Vatican rules against transgender godparents


The Vatican has ruled against transgender people becoming godparents because they live in breach of Church teaching.

Bishop Rafael Zornoza Boy of Cádiz and Ceuta in Spain had asked the Vatican for advice after a transgender man in his diocese requested to be the godfather to his nephew. Alex Salinas, 21, is a Catholic, and born a woman but identifies as a man.

In a statement posted to his diocesan website, Bishop Rafael said there was "confusion among some of the faithful" regarding the Church's teaching, and referred to "the complexity and media attention garnered by this issue". He therefore sought the guidance of the Congregation for the Doctrine of the Faith.

The Vatican ruled that transgender people could not become godparents due to "an attitude opposite to the moral imperative of solving the problem of sexual identity according to the truth of one's sexuality".

"It is evident that this person does not possess the requirement of leading a life according to the faith and to the position of godfather and is therefore unable to admitted to the position of godfather or godmother," the Vatican's response added.

"Discrimination is not to be seen in this, but only recognition of an objective lack of the requisites that by their own nature are necessary to take over the ecclesial responsibility of being a godparent."

Bishop Rafael has expressed his support for the decision. "The Church welcomes all persons charitably, wanting to help each one in their situation with sentiments of mercy, but without denying the truth that she preaches, proposed to all as a path a faith to be freely embraced," he said.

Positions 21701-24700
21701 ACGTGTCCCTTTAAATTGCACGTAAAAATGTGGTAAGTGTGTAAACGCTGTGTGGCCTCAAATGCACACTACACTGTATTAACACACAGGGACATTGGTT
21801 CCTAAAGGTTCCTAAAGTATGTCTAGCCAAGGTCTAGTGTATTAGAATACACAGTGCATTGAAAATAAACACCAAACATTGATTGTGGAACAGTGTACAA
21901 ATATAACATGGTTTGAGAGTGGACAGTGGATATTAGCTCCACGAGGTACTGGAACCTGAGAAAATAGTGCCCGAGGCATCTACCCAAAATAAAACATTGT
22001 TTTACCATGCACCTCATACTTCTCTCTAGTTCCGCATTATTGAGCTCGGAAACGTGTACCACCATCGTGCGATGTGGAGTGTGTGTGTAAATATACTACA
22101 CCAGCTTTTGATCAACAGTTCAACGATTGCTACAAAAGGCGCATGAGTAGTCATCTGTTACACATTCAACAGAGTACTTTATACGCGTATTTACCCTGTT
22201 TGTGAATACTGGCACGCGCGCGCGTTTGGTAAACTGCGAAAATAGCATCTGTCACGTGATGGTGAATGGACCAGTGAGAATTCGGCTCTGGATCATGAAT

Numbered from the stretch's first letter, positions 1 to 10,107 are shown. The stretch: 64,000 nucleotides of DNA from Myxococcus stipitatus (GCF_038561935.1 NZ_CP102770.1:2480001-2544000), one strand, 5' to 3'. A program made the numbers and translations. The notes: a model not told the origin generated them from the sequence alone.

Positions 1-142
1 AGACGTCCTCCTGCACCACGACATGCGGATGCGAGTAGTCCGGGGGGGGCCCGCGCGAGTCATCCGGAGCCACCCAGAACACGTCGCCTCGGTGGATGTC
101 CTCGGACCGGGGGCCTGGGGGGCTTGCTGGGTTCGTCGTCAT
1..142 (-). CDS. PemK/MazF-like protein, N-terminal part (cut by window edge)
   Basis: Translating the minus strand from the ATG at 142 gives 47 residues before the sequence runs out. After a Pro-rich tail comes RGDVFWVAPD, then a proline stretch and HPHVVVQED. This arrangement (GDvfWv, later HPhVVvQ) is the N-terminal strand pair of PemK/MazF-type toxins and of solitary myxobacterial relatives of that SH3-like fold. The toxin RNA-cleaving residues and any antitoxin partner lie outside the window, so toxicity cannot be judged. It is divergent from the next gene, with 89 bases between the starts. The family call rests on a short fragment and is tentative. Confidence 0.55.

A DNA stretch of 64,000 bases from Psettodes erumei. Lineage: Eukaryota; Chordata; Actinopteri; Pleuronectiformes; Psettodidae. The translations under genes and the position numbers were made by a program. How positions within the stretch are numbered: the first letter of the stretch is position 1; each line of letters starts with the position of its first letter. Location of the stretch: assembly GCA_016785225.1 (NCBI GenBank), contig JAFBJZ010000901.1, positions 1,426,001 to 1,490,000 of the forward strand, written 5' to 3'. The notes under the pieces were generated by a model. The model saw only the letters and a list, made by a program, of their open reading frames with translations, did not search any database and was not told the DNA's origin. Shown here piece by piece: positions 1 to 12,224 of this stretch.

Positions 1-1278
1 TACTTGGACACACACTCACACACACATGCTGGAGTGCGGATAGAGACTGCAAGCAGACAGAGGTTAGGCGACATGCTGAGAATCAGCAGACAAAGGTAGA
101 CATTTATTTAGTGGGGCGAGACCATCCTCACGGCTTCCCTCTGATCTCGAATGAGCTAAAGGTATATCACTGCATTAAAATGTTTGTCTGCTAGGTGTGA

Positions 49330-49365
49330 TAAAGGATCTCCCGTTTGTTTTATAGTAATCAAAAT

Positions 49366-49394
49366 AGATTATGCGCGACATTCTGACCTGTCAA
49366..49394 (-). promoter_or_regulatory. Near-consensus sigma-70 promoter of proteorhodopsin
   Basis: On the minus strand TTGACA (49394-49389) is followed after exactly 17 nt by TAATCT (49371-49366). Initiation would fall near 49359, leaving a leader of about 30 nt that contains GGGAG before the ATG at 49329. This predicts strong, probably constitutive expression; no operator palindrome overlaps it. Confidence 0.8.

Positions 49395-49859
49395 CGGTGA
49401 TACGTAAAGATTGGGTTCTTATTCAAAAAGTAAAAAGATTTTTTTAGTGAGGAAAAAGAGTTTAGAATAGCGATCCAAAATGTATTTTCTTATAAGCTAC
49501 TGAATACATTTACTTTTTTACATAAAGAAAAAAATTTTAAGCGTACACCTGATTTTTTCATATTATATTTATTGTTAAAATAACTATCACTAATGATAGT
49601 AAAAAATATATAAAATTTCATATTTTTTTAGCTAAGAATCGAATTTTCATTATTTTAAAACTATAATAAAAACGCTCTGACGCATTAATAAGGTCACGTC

According to Catholic news website Crux, Salinas' priest had originally agreed to his becoming godfather, and the 21-year-old has denounced the Church's reversal.

In a Facebook post, Salinas said: "Just don't have words for all this I'm feeling. Disgust, anger, sadness...I feel so cheated".

He said he will no longer be part of the Church, and his family has now chosen not to baptise the child.

It is generally agreed that the Catholic Church has shifted its attitude towards LGBT Catholics since Pope Francis took office. The pope has met with transgender and gay people and is widely considered to have adopted a more gentle tone than his predecessors, but his encyclical on the environment released in June this year has been criticised by LGBT activists for placing emphasis on the importance of gender differences.

"The acceptance of our bodies as God's gift is vital for welcoming and accepting the entire world as a gift from the Father and our common home, whereas thinking that we enjoy absolute power over our own bodies turns, often subtly, into thinking that we enjoy absolute power over creation," Francis wrote.

"Learning to accept our body, to care for it and to respect its fullest meaning, is an essential element of any genuine human ecology. Also, valuing one's own body in its femininity or masculinity is necessary if I'm going to be able to recognise myself in an encounter with someone who is different...It is not a healthy attitude which would seek to cancel out sexual difference because it no longer knows how to confront it."